Geographic influence of vitamin D synthesis in the skin

Seasonal variation in vr high at end of with a negative irtfluei

Photolytic conversion of 7-dehyi into previtamin D and subsequei (calclol) occurs year round betw

Seasonal variation in vitamin D synthesis; high at end of summer/low at end of winter with a negative influence of industrial pollution

Figure 2.2. Vitamin D is synthesized in our skin as a consequence of exposure to a specific wavelength of UV light (290-312 nm). /As UV exposure varies with latitude, only people within 40 ° N and S of the equator synthesize this critical vitamin year round. Outside of these latitudes, vitamin D synthesis is seasonal. It has been suggested that this may have acted as an evolutionary pressure for skin depigmentation.

Figure 2.3. It has been suggested that global variation in exposure to UV light may have acted as a selection pressure for skin pigmentation. Protection against the photolytic effect on labile folate, a molecule required for cell growth, division, and reproduction may have favored enhanced pigmentation as one moves toward the equator, whereas the reverse may be true for the necessary action of UV light on vitamin D synthesis, which could have led to depigmentation as one travels toward the poles. The figure shows the contrasting effect of UV light on the molecular structures of both folate and vitamin D.

Figure 2.3. It has been suggested that global variation in exposure to UV light may have acted as a selection pressure for skin pigmentation. Protection against the photolytic effect on labile folate, a molecule required for cell growth, division, and reproduction may have favored enhanced pigmentation as one moves toward the equator, whereas the reverse may be true for the necessary action of UV light on vitamin D synthesis, which could have led to depigmentation as one travels toward the poles. The figure shows the contrasting effect of UV light on the molecular structures of both folate and vitamin D.

laboratory shows C9-N10 bond scission of the intracellular polyglutamyl form of 5-methyltetrahydrofolate may be even more pronounced. Furthermore, another vitamin— ascorbic acid (vitamin C)—is crucial for optimizing native folate bioavailabilty (Figure 2.5) (24), whereas dietary riboflavin (vitamin B2) and cobalamin (vitamin B12) are also crucial to the one-carbon transfer reactions that folate facilitates in its role of de novo methionine, purine, and pyrimidine synthesis (25). Indeed, the most important of all folate's covitamins, vitamin B12, is highly UV sensitive, as is riboflavin. Clearly, many factors affect folate status and, hence, are likely to indirectly modulate the skin pigmentation evolutionary paradigm.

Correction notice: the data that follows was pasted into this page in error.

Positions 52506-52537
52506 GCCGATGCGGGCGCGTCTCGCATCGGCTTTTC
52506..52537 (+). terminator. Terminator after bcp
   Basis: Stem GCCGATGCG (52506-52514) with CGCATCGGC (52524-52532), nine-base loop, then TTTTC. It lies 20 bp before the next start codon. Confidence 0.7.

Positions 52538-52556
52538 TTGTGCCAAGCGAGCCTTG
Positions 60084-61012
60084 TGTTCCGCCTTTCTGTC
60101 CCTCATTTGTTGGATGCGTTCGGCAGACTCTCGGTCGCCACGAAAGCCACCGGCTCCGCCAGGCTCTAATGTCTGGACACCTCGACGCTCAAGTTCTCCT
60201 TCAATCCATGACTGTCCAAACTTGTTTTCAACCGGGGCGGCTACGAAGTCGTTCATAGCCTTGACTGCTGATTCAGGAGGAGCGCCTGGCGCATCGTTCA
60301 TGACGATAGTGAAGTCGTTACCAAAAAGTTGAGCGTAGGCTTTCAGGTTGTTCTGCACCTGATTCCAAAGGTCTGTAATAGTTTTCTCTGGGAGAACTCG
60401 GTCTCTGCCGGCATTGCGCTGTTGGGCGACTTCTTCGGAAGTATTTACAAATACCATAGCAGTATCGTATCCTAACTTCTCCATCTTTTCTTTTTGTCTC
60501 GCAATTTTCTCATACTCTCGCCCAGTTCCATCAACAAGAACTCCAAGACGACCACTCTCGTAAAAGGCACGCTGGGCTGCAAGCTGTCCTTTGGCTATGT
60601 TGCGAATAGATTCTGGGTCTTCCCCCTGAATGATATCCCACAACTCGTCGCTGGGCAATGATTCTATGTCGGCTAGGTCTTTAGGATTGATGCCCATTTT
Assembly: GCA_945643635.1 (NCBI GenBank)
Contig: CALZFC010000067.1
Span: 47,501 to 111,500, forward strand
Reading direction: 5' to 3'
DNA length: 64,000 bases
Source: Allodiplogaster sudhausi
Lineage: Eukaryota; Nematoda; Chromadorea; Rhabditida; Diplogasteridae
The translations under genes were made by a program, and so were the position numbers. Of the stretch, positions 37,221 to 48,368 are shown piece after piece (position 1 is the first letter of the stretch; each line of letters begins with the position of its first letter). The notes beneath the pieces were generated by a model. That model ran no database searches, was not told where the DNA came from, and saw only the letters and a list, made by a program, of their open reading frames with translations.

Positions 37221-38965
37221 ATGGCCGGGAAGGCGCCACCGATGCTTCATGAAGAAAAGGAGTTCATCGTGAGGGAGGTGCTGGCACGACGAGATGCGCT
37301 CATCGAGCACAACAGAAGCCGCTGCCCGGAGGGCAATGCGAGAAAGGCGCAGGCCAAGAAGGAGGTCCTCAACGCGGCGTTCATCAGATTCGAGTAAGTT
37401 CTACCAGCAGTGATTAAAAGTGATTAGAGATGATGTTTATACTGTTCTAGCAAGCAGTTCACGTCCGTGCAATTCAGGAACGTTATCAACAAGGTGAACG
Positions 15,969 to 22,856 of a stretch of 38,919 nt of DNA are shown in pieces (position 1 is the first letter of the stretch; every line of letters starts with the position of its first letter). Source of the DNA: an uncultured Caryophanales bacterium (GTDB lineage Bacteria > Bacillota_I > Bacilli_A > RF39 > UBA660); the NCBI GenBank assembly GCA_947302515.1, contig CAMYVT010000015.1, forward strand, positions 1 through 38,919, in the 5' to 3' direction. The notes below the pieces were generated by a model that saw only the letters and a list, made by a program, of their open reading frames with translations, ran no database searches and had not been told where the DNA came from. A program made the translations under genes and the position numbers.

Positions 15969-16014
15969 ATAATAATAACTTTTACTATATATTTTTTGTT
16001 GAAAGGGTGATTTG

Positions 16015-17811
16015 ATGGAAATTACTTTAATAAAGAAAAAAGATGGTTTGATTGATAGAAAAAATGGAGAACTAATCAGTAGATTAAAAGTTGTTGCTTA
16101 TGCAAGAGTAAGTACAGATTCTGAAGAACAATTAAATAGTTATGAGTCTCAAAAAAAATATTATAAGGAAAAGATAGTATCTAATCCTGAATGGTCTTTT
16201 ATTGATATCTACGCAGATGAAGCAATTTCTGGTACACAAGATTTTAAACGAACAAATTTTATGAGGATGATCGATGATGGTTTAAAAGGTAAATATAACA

Figure 2.4. A simple schematic of vitamin D and calcium homeostasis.

A more indirect effect may lie in the role of closely related biopterin cofactors and melanin biosynthesis. Folate and biopterin coenzymes are structurally and functionally similar (Figure 2.6). Metabolic overlap is thought to occur between their respective pathways; man cannot synthesize folate de novo, but bacteria can. GTP cyclohydrolase 1 is used by bacteria for folate production, but it is also used by man for tetrahydrobiopterin biosynthesis (26). A common metabolic locus in both pathways, which is distinct in evolutionary terms, indicates a close metabolic relationship exists between both groups of cofactors and their dependent enzymes. Indeed, a reciprocal use of substrates has been reported. Melanin is formed from tyrosine; the first step is the formation of DOPA from tyrosine, a process that requires tetrahydrobiopterin (see below—Figure 4.1). Interestingly, folate and biopterin are known to interact in a synergistic manner at such sites (20,27-30), and they both may therefore play a role in melanogenesis, although this is unproven.

Nonmammalian vertebrate pigmentation may also advertise a capacity to deploy resources in a way that optimizes survival and reproductive success. Carotenoid precursors of vitamin A are used by birds to provide sexual coloration that advertises superior health as

Figure 2.5. Schematic showing that vitamin C is crucial for optimizing native folate bioavailabilty.

conferred by the antioxidant properties of carotenoids (31). However, several micronutrients with specific epigenetic and antioxidant capacity also undoubtedly help maintain genetic integrity and thus reproductive success in humans (see below).

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